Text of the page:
The Tampax team know her intimately. Like all big brands, they run a rolling programme of focus groups, talking to hundreds of women every month. They want to know how she feels about her tampon, whether shes using it right, what would make it more comfortable, more convenient. They are led, always and exclusively, they like to say, by her needs and desires. What they dont say, but is implicit, is that they are also led by the need and desire to sell more tampons.
For Tampax, like any longstanding empire, has inherent weaknesses. Over the past few years, according to market researchers Euromonitor, the global consumption of tampons has been in steady decline from a high of 17bn boxes in 2007, down to 15.9bn in 2018. Back in the meeting room, Suk rattled off five contributing factors to this drop-off in a way that suggested this list was a feature of many panicky Cincinnati brainstorms:
1) Period cessation.
2) Abundance of options.
3) Education of the form. (In other words, women having misconceptions about tampons.)
4) Concern over ingredients.
5) Concern over sustainability. (Probably the lowest, noted Suk.)
Never mind about 3, 4 and 5 for the moment. In No 1, Tampax is facing perhaps its greatest existential threat the growing number of women choosing not to have periods at all. Last year, the faculty of sexual and reproductive healthcare of the Royal College of Obstetricians and Gynaecologists issued an updated guideline, stating that there was no health benefit to taking a week-long break from the pill to have a sort of faux-period. Women simply no longer need to shed blood if they dont want to.
In threat No 2 abundance of options Tampax is reckoning with the possible fate of any long-time ruler: the rising howl of revolution, a potential coup. Over the past few years, an array of new tampon brands and period products have appeared on the market. Obeying some unwritten law, they all seem to have cute, single-word names Lola, Cora, Callaly, Ohne, Freda, Flo, Thinx, Modibodi, Flex, Flux, Dame, Daye. And they all want to topple Tampax, offering women what they see as more ethical and ecological options to replace Tampaxs single-use plastic applicators and a marketing strategy that often emphasises discretion, as though a period should be something to hide. Its ripe for the taking, said Celia Pool, co-founder of Dame, about Tampaxs hegemonic grip on the market. A brand like Tampax has dominated for so long with such hideous messaging and hideous products in such a personal area of a womans life which they use every month.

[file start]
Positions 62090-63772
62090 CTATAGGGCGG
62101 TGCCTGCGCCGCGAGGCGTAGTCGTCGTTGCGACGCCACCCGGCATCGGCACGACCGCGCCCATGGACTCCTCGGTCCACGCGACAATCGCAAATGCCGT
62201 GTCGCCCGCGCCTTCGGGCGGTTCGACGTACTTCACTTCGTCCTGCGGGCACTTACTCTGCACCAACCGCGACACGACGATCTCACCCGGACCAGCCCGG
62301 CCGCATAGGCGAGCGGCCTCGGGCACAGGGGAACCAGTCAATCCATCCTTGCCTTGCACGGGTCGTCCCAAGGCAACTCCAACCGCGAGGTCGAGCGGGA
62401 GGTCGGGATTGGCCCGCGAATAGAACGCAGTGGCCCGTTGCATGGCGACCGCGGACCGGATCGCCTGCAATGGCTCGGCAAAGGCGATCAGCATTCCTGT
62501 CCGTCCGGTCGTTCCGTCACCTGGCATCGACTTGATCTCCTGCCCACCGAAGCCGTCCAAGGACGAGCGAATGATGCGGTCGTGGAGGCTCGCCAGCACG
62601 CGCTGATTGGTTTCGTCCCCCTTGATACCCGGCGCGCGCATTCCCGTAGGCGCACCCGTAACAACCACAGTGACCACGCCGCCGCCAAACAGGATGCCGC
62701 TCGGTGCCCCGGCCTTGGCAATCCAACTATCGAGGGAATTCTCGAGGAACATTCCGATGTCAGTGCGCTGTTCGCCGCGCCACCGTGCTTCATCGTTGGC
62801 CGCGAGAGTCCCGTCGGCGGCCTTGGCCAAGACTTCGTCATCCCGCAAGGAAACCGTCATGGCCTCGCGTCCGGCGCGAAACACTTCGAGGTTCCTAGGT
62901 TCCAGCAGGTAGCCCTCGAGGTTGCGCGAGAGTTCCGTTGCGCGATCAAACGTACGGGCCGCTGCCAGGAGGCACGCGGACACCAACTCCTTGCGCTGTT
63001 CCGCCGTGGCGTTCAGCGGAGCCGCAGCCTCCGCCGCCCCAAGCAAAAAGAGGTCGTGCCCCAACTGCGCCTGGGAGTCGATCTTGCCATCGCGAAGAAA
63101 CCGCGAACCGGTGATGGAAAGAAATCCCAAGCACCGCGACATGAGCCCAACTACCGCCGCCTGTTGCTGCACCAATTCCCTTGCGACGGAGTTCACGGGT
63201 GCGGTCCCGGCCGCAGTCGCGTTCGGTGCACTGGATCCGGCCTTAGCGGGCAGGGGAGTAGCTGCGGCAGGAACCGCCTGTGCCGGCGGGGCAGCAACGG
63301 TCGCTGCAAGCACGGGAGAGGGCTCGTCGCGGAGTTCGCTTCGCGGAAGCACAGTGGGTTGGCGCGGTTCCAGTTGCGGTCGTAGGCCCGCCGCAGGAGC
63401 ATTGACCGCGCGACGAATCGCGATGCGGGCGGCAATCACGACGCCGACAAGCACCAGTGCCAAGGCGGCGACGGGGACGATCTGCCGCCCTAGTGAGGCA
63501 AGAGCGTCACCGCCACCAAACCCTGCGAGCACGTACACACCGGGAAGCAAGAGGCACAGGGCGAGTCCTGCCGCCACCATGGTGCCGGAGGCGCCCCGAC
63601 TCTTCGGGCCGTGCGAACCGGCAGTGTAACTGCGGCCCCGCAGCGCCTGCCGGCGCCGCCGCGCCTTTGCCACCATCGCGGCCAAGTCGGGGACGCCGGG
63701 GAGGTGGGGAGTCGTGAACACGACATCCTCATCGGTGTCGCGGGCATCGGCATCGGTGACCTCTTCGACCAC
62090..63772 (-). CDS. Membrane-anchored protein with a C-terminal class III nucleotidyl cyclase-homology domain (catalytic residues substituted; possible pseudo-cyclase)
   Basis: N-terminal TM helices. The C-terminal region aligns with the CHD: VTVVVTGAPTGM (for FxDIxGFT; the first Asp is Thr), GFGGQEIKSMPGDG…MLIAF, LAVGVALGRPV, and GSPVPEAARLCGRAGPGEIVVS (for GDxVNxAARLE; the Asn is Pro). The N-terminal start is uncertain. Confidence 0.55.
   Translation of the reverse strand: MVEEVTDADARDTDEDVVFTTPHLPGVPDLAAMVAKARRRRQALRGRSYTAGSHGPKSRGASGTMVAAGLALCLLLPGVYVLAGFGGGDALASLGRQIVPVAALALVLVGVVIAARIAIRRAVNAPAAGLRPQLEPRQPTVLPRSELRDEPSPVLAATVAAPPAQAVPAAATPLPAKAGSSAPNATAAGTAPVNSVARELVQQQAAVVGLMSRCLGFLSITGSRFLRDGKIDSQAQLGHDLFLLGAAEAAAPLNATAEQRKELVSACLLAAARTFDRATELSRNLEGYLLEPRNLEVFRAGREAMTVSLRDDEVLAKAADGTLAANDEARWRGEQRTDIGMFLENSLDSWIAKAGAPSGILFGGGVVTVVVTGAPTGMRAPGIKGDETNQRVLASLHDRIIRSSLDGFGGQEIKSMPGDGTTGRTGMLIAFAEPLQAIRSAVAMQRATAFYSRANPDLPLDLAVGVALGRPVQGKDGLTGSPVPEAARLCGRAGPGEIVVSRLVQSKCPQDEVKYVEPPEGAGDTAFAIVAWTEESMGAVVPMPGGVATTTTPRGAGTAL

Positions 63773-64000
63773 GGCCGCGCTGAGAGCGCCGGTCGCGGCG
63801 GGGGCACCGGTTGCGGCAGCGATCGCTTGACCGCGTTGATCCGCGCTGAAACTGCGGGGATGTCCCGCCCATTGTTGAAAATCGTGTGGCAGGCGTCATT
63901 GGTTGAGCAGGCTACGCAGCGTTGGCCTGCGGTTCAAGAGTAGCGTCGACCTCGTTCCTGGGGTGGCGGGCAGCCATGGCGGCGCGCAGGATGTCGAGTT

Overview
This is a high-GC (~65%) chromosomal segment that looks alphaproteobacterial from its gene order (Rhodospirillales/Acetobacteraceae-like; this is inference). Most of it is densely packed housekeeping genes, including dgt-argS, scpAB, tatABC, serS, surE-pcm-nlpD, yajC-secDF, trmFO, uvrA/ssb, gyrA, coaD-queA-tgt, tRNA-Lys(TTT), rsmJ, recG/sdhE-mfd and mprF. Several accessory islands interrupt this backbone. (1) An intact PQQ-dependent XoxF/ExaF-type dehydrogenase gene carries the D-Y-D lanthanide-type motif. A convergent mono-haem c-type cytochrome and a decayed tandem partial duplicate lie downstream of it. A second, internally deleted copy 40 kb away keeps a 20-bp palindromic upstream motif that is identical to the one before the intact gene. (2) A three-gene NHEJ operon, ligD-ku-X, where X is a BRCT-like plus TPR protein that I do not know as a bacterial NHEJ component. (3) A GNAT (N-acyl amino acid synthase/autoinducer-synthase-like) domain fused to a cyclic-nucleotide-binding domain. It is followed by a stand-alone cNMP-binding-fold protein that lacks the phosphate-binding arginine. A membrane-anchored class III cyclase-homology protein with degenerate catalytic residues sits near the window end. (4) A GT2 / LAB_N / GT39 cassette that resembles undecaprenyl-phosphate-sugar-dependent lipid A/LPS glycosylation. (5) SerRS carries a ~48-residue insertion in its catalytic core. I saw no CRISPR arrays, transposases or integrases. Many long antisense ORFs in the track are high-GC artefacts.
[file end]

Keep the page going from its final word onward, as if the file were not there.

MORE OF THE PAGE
So far, the startups strategy seems to be working. People are leaving the big brands, Roshida Khanom, category director of beauty and personal care at the market research company Mintel, told me. Women are switching their loyalties and trying these new disruptors. The disruptors, meanwhile, have their eye on a vast consumer base about 2 billion people, if you calculate that around 26% of the global population is of reproductive age and therefore likely to be menstruating. Periods, seen afresh, present a seductive retail opportunity: a naturally occurring regular event that requires a monthly purchase and continues for approximately 40 years. Get a customer signed up early and then for life and shes locked in for about 480 periods, 8,640 tampons, at least 1,500.